Boys disciplined by school for hoax about being shot

EDUCATION NOTEBOOK

October 14, 2007|By John-John Williams IV

Two 11-year-old Elkridge boys who lied about being shot by a man with a pellet gun on their way to Mayfield Woods Middle School this month have been disciplined at the school level, according to a Howard County schools official.

"I can't tell you [the exact punishment]," said spokeswoman Patti Caplan. "Appropriate disciplinary actions have been taken related to our code of conduct as it relates to false alarms and disruptions of the school environment."

The punishment for raising false alarms and causing disruptions to the school environment ranges from suspension to expulsion, according to Caplan, who said she was prevented by student confidentiality rules from divulging the punishment Principal Susan Griffith gave the pair.

Griffith could not be reached for comment Friday.

The boys still face the possibility of charges from the Police Department, which is investigating the case.

Police say they do not know what prompted the students to fabricate the story. The boys admitted Monday night that the story was a hoax, police said.

Originally, the boys had claimed the shootings took place Oct. 3 and Oct. 4 about a half-mile from their school. They said they were shot by a thin man wearing a black ski mask and camouflage who was perched in a tree.

Police responded with increased patrols in the area and, after receiving calls that the man was sighted in the woods, sent helicopter and police dog units.

This is not the first time that a Howard County student has caused problems by lying to police.

In April 2004, three Mount Hebron High School students were arrested after being falsely accused of raping a 15-year-old girl in the bathroom of the Ellicott City school.

The accused students maintained that two of them had engaged in consensual sex with the girl. After the students had spent six days in jail, police said the girl recanted and the charges were dropped.

More bans on drinks

More than half of the 12 county high schools have adopted a ban on bringing beverages into sporting events to try to thwart underage drinking.

Atholton has had the ban since the beginning of the school year. Centennial, Wilde Lake, Howard and River Hill followed, and Reservoir and Mount Hebron planned to institute the ban this weekend, Caplan said.

Individual school administrators have the power to enact the policy, and the school system has no plans to institute a systemwide ban, Caplan said.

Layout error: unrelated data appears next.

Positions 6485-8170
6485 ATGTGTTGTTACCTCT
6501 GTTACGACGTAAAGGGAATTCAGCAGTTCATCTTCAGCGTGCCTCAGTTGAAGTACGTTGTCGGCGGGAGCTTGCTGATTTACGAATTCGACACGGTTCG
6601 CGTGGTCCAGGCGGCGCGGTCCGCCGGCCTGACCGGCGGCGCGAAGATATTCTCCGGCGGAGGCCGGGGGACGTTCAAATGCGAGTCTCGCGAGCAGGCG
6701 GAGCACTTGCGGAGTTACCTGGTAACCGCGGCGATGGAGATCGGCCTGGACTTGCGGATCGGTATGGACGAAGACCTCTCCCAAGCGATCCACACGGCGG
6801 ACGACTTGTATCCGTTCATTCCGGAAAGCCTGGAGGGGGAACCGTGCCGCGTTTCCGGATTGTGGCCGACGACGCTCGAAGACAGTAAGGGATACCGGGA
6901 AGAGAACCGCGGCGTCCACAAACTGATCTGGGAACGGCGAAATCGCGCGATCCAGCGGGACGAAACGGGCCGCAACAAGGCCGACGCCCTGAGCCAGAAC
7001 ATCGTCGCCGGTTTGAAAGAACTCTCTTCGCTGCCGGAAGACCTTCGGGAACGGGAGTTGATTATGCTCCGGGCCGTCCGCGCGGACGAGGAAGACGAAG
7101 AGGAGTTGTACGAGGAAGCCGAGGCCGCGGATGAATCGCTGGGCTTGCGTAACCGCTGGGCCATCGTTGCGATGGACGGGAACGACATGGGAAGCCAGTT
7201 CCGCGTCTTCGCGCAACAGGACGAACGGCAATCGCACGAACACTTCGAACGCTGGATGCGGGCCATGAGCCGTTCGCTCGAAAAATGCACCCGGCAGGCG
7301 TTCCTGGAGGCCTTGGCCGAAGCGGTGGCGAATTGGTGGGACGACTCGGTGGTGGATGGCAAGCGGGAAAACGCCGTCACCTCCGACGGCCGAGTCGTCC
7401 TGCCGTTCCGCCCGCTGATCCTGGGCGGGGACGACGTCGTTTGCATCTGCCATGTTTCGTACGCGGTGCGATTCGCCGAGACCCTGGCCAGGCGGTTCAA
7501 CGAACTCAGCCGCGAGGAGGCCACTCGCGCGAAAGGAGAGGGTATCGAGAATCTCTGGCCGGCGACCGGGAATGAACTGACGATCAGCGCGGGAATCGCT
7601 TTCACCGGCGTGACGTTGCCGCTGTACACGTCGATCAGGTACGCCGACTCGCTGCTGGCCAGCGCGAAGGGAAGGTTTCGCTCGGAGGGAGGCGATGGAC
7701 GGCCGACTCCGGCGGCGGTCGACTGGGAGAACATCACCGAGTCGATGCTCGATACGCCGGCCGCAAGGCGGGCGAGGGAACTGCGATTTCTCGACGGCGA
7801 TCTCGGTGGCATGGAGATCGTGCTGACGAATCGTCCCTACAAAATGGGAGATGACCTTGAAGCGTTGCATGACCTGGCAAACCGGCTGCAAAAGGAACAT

Warning on gangs

School board members Ellen Flynn Giles, Sandra H. French, Larry Cohen and Janet Siddiqui got a crash course in gang awareness this month during a session sponsored by Rep. Elijah E. Cummings.

The seminar, held Oct. 6 at the East Columbia library, attracted quite an audience.

"It was standing room only," Giles said at Thursday's school board meeting.

French, who arrived a few minutes late, said she had to stand for nearly 90 minutes. `The room was packed," she said.

Close to 100 audience members learned about the signs of gang activity and ways to prevent gangs from forming and growing, according to French.

Frank Clark, director of the Gang Intervention and Investigation Unit in the state Department of Juvenile Services, led the presentation.

"It was well worth attending," Giles said.

Liaison choice nears

The Howard County Board of Education will likely have a new ombudsman by the beginning of next month.

Board members set up two rounds of interviews to fill the vacancy created when the system's first ombudsman, Robin Shell, resigned in June.

Tomorrow, French, Giles and Patricia Gordon will whittle down the 26 applicants to seven semifinalists, whom the board will meet with Oct. 24. The board will select three finalists and will meet with them on Oct. 29. The board then will make the final decision on a new ombudsman, French said.

GT seminar Friday

More than 400 educators are expected to attend the Maryland State Conference on Gifted and Talented Education at River Hill High School on Friday.

The program, "Gifted Today, Leading Tomorrow: Creating Real-World Connections for Gifted Students," will delve into science, technology, engineering and mathematics education. In addition, educators will explore the underrepresented populations in gifted education.

The conference will feature Nancy S. Grasmick, state superintendent of schools; Sally M. Reis, a distinguished professor and teaching fellow at the University of Connecticut; and Susannah Richards, an assistant professor at Eastern Connecticut State University.

The conference will take place from 8 a.m. to 3:15 p.m. Grasmick is scheduled to speak at 8:30 a.m.

Art grants awarded

The Howard County Arts Council has given 11 elementary and middle schools $17,841.66 for artist-in-education project grants.

The awards were announced last month at the Arts Council's annual meeting and reception at the Howard County Center for the Arts.

The artist-in-residence program pays professional artists to assist schools in creating art to be displayed at the schools.

The money went to: Bollman Bridge Elementary, $1,133; Elkridge Landing Middle, $2,000; Folly Quarter Middle, $674; Guilford Elementary, $2,025; Hammond Elementary, $1,333; Harper's Choice Middle, $1,773.33; Jeffers Hill Elementary, $1,831.67; Longfellow Elementary, $725; Patapsco Middle, $1,333.33; Running Brook Elementary, $2,513.33; and Swansfield Elementary, $2,500.

john-john.williams@baltsun.com

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